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Henri Cartier-Bresson

May 25, 2011 Leave a comment

I came across the following interesting video on the blog of my friend, Murali Jayapala. The video is a candid monologue of Henri Cartier-Bresson and a slideshow of his pictures selected from his book called “The Decisive Moment”. Henri is regarded as the father of the modern photojournalism. Henri retired in 1975 from an active photography career which stretched for about 45 yrs. Although it’s been more than three decades since then, he is still regarded as one of the photographers who has immensely influenced photography and has left his mark permanently. He is highly acclaimed for his candid photography, all shot with a 35mm film Leica and 50mm lens.

Although he had traveled and photographed all over the world, he had captured some of the significant events in Asia, like India-Pakistan partitioning in 1947, funeral of Mahatma Gandhi in 1948 and change of regime after the Civil War in China in 1949.

His relationship with photography is captured in his following words – “My passion has never been for photography in itself, but for the possibility — through forgetting yourself — of recording in a fraction of a second the emotion of a subject, and the beauty of the form.”

An essay and few galleries on Washington Post

Foundation Henri Cartier-Bresson

Gallery on Magnum Photos

An Interview

The Dark Side of The Lens

May 4, 2011 Leave a comment

I never set out to become anything in particular, only to live creatively and push the scope of my experience for adventure and for passion. They still all mean something to me, same as most anyone with dreams. My heart bleeds celtic blood and I magnetize the familiar frontiers. The raw brutal cold coastlands for the right waveriders to challenge – this is where my heart beats hardest.

I try to pay tribute to that magic through photographs. Weathering the endless staunch for rare glimpses of magic each winter is both a blessing and a curse I relish. I wanna see waveriding documented the way I see it in my head, and the way I feel it in the sea.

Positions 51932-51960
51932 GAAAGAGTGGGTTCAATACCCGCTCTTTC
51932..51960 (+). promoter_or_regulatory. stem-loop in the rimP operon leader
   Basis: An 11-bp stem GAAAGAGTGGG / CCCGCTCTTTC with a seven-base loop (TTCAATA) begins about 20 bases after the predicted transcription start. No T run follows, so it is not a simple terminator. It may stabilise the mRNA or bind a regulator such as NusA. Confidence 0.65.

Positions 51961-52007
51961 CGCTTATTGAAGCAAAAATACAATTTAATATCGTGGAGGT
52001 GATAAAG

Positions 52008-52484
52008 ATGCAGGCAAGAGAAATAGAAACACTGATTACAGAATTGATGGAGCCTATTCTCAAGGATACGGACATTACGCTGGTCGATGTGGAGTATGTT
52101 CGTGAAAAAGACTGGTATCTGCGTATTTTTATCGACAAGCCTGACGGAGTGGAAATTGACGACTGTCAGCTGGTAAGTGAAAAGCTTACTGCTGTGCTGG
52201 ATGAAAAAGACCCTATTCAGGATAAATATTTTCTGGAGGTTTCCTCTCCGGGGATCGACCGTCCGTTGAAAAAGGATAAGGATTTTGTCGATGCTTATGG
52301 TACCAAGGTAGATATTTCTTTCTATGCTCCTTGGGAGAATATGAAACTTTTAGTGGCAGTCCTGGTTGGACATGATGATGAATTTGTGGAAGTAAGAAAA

These are the lines of Mickey Smith, a renowned surf photographer, in his short film titled “The Dark Side of The Lens“. The visuals in this film are simply stunning and its monologue is incredibly inspiring. About the film, in Mickey’s own words –

“I wanted to create that something that would give insight into what it takes to grind out a living as a water-based photographer in the surfing industry,” Smith explains, “to provide a short, experimental glimpse into life lived in the shadow of what is, for me, an obsessive pursuit.”

Transcribe of the video

Life was never something I was raised to embrace. My ma always encouraged us to open our eyes and hearts to the world. Make up our own minds to experience, to be inspired.

I see life in angles, in lines of perspective – the slow turn of a head, the blink of an eye, subtle glimpses of magic – other folk might pass by. Cameras help me translate, interpret and understand what I see. It’s a simple act that keeps me grinnin’.

I never set out to become anything in particular, only to live creatively and push the scope of my experience for adventure and for passion. They still all mean something to me, same as most anyone with dreams. My heart bleeds celtic blood and I magnetize the familiar frontiers. The raw brutal cold coastlands for the right waveriders to challenge – this is where my heart beats hardest.

I try to pay tribute to that magic through photographs. Weathering the endless staunch for rare glimpses of magic each winter is both a blessing and a curse I relish. I wanna see waveriding documented the way I see it in my head, and the way I feel it in the sea. This is a strange set of skills to begin to acquire. This is only achievable through time spent riding waves. All sorts of waves on all sorts of crafts. There is more time spent learning out on the water, floating in the sea amongst lumps and swells, you always learn something. It’s been a lifelong wise old classroom teacher of sorts and hopefully, it always will be.

Buried beneath headlands, shaping the coast, mind-blowing images of empty waves burn away at me.

Solid ocean swells powering through deep cold water, heavy waves weighs in wait, coaxed from comfortable routine, ignite the imagination, conveys some of the viny spark, whisper possibilities, conjure the situations I thrive amongst and love to document.

We all take knocks in the process – broken backs, drownings, near-drownings, hypothermia, dislocations, fractures, frostbite, head wounds, stitches, concussions, broke my arm – and that’s just the last couple of years, still look forward to getting amongst it each winter though.

Cold creeping into your core, driving you mad, day after day, mumbling to yourself while you hold position and wait for the next set to come. The dark side of the lens – An artform that to itself and us, silent workhorses of the surfing wake. There’s no sugary cliché. Most folk don’t even know who we are, and what we do or how we do it, let alone what they pay us for it. I never want to take this for granted so I try to keep motivation simple, real, and positive.

If I only scrape a living, at least it’s a living where I’m scraping.

If there’s no future in it, this is a present worth remembering.

For fires of happiness and waves of gratitude. For everything that brought us to that point on earth at that moment in time, to do something worth remembering with a photograph, or a scar -I feel genuinely lucky and hand on heart say I love doing what I do. And I may never be a rich man, or live long enough, then sadly I have a tale or two for the nephews. And I dig the thought of that.

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